Academic journal article National Institute Economic Review

Prospects for the European Union

Academic journal article National Institute Economic Review

Prospects for the European Union

Article excerpt

The slowdown in growth in the Euro Area now appears likely to be more pronounced than was originally expected at the start of the year. In particular the economic outlook for Germany has deteriorated considerably in the last few months. Annual inflation has also increased in Europe, driven upwards by sharp rises in the prices of food and energy goods. We now anticipate that GDP growth in both the Euro Area and the EU-15 will moderate to 2.1 per cent this year. In 2002 we expect to see some improvement and growth of about 21/2 per cent in both the Euro Area and the EU-15. Annual GDP growth is expected to be lowest this year in Germany at 1.3 per cent. Denmark, with growth of 1.8 per cent, and Austria and Italy, with growth of 2 per cent, are the only other countries likely to have growth lower than our forecast for the EU-wide average of 2.1 per cent this year. Growth for 2001 is likely to be highest in Ireland, at 7 per cent, in Greece, at 33/4 per cent and in Finland, at 31/2 per cent.

Signs that real activity will be weaker throughout Europe are now beginning to appear. Industrial production in the Euro Area fell by 1/2 per cent in April following a 0.3 per cent fall in March. The annual rate of growth has now slowed to 1.6 per cent from 8.3 per cent last December. Industrial production decreased in April in all categories of industrial goods and in almost all countries. Industrial production in the EU-15 fell by 0.4 per cent in April relative to March.

The European Commission economic sentiment indicator fell in June by 0.7 points in the Euro Area and by 0.4 points in the EU-15 and is now in line with the average level seen over the past decade. The largest decreases were in Germany, France, Austria and the Netherlands. The consumer confidence indicator also declined by 1 point in June in both the Euro Area and the EU-15. Our forecast is consistent with this survey evidence, with the growth of private investment in the Euro Area expected to slow to around 3 per cent this year from almost 5 per cent in 2000. We expect to see a recovery in investment spending towards the end of this year as financing costs become cheaper and growth prospects improve, with investment forecast to rise by 4 per cent in 2002.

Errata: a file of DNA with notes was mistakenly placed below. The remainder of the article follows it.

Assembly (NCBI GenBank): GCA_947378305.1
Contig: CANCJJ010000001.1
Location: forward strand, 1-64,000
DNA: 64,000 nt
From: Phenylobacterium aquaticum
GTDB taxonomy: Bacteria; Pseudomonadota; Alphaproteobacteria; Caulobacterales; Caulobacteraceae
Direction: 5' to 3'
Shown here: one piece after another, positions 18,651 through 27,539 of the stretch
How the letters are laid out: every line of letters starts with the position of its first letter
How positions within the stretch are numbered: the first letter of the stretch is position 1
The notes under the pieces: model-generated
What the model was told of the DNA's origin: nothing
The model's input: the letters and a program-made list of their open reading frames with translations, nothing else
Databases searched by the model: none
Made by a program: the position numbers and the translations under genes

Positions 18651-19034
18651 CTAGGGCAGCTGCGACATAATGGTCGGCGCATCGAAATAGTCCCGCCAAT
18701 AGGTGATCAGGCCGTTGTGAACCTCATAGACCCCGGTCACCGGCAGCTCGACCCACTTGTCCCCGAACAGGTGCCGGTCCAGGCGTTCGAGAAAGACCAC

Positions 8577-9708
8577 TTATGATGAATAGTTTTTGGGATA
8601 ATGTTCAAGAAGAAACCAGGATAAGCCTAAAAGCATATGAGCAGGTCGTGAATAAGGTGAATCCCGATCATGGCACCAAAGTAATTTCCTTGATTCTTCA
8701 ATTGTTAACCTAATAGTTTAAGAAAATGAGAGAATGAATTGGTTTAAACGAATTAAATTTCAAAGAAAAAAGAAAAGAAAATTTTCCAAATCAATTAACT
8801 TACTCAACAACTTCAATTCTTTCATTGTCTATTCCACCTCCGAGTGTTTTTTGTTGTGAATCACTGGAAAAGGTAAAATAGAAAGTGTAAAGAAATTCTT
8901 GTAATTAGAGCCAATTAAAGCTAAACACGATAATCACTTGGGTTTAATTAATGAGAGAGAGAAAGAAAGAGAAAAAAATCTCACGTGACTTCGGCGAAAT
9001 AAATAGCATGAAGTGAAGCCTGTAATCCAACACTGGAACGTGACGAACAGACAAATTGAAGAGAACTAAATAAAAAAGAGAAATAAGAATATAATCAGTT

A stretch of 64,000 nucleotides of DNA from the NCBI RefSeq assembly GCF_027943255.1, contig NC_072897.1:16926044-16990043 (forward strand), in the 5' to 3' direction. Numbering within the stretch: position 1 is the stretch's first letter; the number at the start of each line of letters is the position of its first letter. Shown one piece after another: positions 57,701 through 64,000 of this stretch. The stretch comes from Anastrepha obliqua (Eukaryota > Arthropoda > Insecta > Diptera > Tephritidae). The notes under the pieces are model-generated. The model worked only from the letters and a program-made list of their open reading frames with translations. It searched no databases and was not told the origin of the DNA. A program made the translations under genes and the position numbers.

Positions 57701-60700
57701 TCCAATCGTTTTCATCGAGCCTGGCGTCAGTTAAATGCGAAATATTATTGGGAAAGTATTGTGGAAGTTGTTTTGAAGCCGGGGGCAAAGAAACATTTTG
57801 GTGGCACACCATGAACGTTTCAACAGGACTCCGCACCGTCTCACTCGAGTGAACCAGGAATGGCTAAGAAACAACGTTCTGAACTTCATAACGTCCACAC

Growth in external trade volumes is set to moderate this year, with export growth slowing in response to lower world demand and import growth easing because of slow domestic demand within the Euro Area. This slowdown has already begun to occur during the first three months of the year. There has been no growth in export volumes so far this year and import volumes are falling. Merchandise exports increased by only 0.1 per cent in the first quarter of this year. The volume of merchandise imports fell by 11/2 per cent in the first quarter.

The Eurostat standardised unemployment rate in May was unchanged from April at 8.3 per cent for the Euro Area and 7.6 per cent for the EU-15. A year ago the respective rates were 10.1 per cent and 9.3 per cent. The largest relative falls in unemployment over the last year were in the Netherlands, Sweden, Ireland and France. We anticipate that the average unemployment rate for this year will be around the current levels. Employment growth is likely to be subdued in the latter half of the year, with output growth being met through productivity gains. A modest upturn in unemployment may be seen in Denmark and Germany.

Harmonised consumer price inflation for the Euro Area increased further to 3.4 per cent in May. This was the highest annual rate seen since 1993-4. The increase in inflation has been caused primarily by rapidly rising prices for food and energy goods, along with the more widespread impact of the weak euro on import prices.

The food component of harmonised consumer prices rose by 5.9 per cent over the year to May as a result of adverse weather during the winter months and the effects of the BSE and foot-and-mouth crises on continental Europe. …

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